By Charles A. Eastman (Ohiyesa) in 1918
He was an uncommonly handsome man. While not the equal of Gall in magnificence and imposing stature, he was physically perfect, an Apollo in symmetry. Furthermore he was a true type of Indian refinement and grace. He was modest and courteous as Chief Joseph; the difference is that he was a born warrior, while Joseph was not. However, he was a gentle warrior, a true brave, who stood for the highest ideal of the Sioux [Lakota.] Notwithstanding all that biased historians have said of him, it is only fair to judge a man by the estimate of his own people rather than that of his enemies.
The boyhood of Crazy Horse was passed in the days when the western Sioux saw a white man but seldom, and then it was usually a trader or a soldier. He was carefully brought up according to the tribal customs.
At that period the Sioux prided themselves on the training and development of their sons and daughters, and not a step in that development was overlooked as an excuse to bring the child before the public by giving a feast in its honor. At such times the parents often gave so generously to the needy that they almost impoverished themselves, thus setting an example to the child of self-denial for the general good. His first step alone, the first word spoken, first game killed, the attainment of manhood or womanhood, each was the occasion of a feast and dance in his honor, at which the poor always benefited to the full extent of the parents’ ability.
Big-heartedness, generosity, courage, and self-denial are the qualifications of a public servant, and the average Indian was keen to follow this ideal. As every one knows, these characteristic traits become a weakness when he enters a life founded upon commerce and gain. Under such conditions the life of Crazy Horse began. His mother, like other mothers, tender and watchful of her boy, would never once place an obstacle in the way of his father’s severe physical training. They laid the spiritual and patriotic foundations of his education in such a way that he early became conscious of the demands of public service.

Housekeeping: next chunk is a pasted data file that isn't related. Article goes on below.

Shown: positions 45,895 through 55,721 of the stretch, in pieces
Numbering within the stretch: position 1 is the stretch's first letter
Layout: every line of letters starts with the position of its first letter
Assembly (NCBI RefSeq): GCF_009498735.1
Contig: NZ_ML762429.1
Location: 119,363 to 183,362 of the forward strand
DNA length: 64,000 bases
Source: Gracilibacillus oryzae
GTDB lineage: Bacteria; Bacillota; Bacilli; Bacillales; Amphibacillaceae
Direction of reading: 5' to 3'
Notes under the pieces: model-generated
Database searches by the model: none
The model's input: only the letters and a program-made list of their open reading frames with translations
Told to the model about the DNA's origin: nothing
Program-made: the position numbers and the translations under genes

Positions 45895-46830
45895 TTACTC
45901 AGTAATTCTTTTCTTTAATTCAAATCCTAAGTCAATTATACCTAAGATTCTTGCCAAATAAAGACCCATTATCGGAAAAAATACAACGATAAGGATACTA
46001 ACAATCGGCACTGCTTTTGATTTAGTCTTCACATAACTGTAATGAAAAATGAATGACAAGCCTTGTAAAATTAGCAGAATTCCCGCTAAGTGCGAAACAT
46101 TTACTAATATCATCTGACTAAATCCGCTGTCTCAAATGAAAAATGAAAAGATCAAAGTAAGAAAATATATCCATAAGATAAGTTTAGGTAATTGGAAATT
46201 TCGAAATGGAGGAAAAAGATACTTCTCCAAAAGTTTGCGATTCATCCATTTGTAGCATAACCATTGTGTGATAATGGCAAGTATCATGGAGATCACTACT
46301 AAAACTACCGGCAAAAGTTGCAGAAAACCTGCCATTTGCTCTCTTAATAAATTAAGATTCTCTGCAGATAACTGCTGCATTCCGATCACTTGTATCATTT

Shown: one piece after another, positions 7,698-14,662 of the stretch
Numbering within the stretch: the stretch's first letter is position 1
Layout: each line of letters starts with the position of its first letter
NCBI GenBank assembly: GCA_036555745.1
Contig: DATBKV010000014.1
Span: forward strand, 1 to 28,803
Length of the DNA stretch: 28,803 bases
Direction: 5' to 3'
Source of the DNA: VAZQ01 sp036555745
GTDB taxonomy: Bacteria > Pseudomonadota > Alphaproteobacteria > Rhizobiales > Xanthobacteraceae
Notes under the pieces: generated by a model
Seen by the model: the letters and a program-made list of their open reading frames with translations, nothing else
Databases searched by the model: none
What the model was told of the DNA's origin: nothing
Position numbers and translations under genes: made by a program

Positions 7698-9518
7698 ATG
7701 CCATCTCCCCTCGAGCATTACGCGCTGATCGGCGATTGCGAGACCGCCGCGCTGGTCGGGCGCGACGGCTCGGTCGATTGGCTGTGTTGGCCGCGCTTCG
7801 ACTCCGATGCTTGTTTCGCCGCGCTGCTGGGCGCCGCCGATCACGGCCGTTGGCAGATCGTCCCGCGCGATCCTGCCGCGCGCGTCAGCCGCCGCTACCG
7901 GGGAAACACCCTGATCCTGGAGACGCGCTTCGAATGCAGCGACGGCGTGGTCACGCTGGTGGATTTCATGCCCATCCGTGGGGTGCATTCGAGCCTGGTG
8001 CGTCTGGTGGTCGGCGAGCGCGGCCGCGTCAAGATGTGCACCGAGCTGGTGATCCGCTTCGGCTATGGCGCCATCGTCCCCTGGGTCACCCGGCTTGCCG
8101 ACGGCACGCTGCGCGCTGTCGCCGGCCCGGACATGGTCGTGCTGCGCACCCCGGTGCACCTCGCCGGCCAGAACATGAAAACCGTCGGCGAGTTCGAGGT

He was perhaps four or five years old when the band was snowed in one severe winter. They were very short of food, but his father was a tireless hunter. The buffalo, their main dependence, were not to be found, but he was out in the storm and cold every day and finally brought in two antelopes.
The little boy got on his pet pony and rode through the camp, telling the old folks to come to his mother’s teepee for meat. It turned out that neither his father nor mother had authorized him to do this. Before they knew it, old men and women were lined up before the teepee home, ready to receive the meat, in answer to his invitation. As a result, the mother had to distribute nearly all of it, keeping only enough for two meals.
On the following day the child asked for food. His mother told him that the old folks had taken it all, and added: “Remember, my son, they went home singing praises in your name, not my name or your father’s. You must be brave. You must live up to your reputation.”
Crazy Horse loved horses, and his father gave him a pony of his own when he was very young. He became a fine horseman and accompanied his father on buffalo hunts, holding the pack horses while the men chased the buffalo and thus gradually learning the art. In those days the Sioux had but few guns, and the hunting was mostly done with bow and arrows.
Another story told of his boyhood is that when he was about twelve he went to look for the ponies with his little brother, whom he loved much, and took a great deal of pains to teach what he had already learned. They came to some wild cherry trees full of ripe fruit, and while they were enjoying it, the brothers were startled by the growl and sudden rush of a bear.